As a sorority member at Wake Forest, I attended a mandatory guest speaker event on sexual violence on Monday, September 18. Immediately following that event, I sat down and wrote this.
After Shade’s talk, I walked out of Brendle Recital Hall in silence. I slowly walked back to my dorm, brewing with frustration that left me wanting to cry.
As a young woman, I’ve sat through countless talks just like Shade’s. My all-girls high school frequently held conversations about consent and brought in guest speakers on the topic. In my health class at Wake, I’ve been lectured on consent. I’ve heard most of what Shade was saying a million times before.
Except for this statement: “Stop putting up with men’s BS.”
Shade said this to an audience of sorority women. Was she saying we are “putting up with” sexual violence? Is it our fault? How could that be true?
I can name multiple fraternities on this campus with members accused of sexual misconduct. These fraternities choose to protect their brothers over believing women who come forward. As someone with friends in fraternities, I have told them how it feels to know that there are members in any given fraternity who make women feel unsafe. I’ve pleaded with them to consider women’s perspectives when handling sexual misconduct cases. This does not change their instinct to back their brothers.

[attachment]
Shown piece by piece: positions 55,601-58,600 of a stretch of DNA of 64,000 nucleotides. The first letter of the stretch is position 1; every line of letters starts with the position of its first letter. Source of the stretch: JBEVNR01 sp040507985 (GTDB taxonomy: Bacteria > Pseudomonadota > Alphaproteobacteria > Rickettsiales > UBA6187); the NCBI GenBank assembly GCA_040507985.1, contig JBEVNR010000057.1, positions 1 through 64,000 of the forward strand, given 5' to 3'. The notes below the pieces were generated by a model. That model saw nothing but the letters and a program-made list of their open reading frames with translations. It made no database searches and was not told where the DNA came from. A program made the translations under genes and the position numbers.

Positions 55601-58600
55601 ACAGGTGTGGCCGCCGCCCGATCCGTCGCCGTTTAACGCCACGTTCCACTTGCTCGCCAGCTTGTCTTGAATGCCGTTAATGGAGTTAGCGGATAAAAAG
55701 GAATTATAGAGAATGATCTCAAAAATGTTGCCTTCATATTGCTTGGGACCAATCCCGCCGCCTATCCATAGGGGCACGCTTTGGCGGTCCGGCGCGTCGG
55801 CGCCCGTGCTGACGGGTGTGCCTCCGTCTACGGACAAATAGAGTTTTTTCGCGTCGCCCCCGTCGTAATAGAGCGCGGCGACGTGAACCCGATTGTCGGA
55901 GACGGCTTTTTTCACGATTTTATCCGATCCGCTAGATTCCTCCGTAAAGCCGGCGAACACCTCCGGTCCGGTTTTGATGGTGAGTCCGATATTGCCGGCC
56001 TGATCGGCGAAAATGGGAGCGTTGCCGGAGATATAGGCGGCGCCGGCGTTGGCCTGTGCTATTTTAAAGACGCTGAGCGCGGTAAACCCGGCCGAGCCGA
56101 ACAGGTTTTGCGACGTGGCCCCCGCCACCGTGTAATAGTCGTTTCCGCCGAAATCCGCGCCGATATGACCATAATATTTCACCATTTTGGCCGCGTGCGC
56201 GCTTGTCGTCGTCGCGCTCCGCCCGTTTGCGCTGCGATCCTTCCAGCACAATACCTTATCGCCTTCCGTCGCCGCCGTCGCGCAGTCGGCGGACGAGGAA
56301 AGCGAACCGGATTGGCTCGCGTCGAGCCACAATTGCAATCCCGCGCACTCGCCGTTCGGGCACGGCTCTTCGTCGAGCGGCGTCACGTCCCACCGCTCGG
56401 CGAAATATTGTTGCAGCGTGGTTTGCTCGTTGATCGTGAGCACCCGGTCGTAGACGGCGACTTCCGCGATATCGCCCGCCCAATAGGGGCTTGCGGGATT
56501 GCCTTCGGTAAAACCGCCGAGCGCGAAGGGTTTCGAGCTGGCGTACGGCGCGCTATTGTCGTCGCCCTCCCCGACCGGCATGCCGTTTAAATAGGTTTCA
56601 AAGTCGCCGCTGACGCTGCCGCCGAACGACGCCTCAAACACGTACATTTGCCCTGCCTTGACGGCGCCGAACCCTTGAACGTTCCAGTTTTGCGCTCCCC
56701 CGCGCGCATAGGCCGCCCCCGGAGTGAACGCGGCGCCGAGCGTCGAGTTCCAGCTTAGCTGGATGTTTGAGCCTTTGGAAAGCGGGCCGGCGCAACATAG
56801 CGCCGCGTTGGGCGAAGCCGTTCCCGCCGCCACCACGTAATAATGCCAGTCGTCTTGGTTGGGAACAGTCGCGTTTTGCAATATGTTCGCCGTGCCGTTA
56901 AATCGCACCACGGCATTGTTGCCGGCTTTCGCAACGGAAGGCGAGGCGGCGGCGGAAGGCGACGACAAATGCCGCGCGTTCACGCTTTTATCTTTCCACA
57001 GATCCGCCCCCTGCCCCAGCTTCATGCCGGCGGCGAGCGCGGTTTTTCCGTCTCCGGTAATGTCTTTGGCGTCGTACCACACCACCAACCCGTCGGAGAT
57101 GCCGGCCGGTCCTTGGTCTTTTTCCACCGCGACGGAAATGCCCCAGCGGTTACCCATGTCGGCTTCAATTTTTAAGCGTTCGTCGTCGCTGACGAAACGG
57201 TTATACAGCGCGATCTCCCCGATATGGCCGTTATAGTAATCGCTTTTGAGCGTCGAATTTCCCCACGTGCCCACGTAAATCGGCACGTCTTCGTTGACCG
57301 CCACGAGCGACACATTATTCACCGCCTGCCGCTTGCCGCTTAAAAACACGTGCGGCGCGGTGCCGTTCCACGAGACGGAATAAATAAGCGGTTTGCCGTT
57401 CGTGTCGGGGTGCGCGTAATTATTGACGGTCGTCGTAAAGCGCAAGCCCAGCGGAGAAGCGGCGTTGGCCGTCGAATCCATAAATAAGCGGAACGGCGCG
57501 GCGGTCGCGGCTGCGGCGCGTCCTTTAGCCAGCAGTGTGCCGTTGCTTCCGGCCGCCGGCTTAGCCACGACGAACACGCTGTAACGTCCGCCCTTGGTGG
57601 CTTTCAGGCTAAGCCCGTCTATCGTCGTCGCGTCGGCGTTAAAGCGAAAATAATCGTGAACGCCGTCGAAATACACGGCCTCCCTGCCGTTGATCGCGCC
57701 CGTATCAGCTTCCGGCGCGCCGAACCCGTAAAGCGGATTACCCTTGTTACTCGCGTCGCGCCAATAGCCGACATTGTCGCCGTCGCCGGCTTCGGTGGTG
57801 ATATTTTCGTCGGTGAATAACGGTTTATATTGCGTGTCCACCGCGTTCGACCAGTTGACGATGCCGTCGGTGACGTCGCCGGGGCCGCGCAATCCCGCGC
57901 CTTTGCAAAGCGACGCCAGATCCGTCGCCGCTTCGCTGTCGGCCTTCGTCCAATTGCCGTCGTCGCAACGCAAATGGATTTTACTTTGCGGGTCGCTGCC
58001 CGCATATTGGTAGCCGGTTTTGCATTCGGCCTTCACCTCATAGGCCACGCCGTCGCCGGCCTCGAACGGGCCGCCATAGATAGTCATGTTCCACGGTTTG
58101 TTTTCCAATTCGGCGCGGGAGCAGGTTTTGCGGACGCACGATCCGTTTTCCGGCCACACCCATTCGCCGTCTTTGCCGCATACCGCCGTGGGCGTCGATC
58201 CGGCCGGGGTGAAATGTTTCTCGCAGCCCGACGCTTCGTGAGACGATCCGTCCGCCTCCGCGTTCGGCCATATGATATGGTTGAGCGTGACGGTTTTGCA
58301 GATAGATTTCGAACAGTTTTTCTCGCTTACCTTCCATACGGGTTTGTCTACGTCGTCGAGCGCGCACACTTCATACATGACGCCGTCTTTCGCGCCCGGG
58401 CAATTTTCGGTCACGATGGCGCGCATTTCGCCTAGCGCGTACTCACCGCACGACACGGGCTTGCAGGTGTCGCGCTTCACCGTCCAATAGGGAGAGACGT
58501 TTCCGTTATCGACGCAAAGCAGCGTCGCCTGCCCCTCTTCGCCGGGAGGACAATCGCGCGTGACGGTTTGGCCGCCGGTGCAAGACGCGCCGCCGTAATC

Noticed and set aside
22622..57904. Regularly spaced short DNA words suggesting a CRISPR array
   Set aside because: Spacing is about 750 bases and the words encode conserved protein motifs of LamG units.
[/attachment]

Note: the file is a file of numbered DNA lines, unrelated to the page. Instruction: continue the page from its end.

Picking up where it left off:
I was reminded of the many sexual misconduct cases I’ve heard about after leaving Shade’s presentation. Unfortunately, I’m knowledgeable of only a small subset of Wake’s Greek community. If I can find multiple examples of sexual misconduct in the few fraternities I interact with, who knows what the rest of campus looks like?
Targeting a talk on consent and sexual violence towards sorority women feels demeaning. A campus-wide issue cannot be solved by just sorority members. We need fraternities to be involved in the conversation.
I implore the Interfraternity Council to host speakers on consent and sexual violence and start having these conversations. Stop telling women these conversations are important while refusing to have them with men.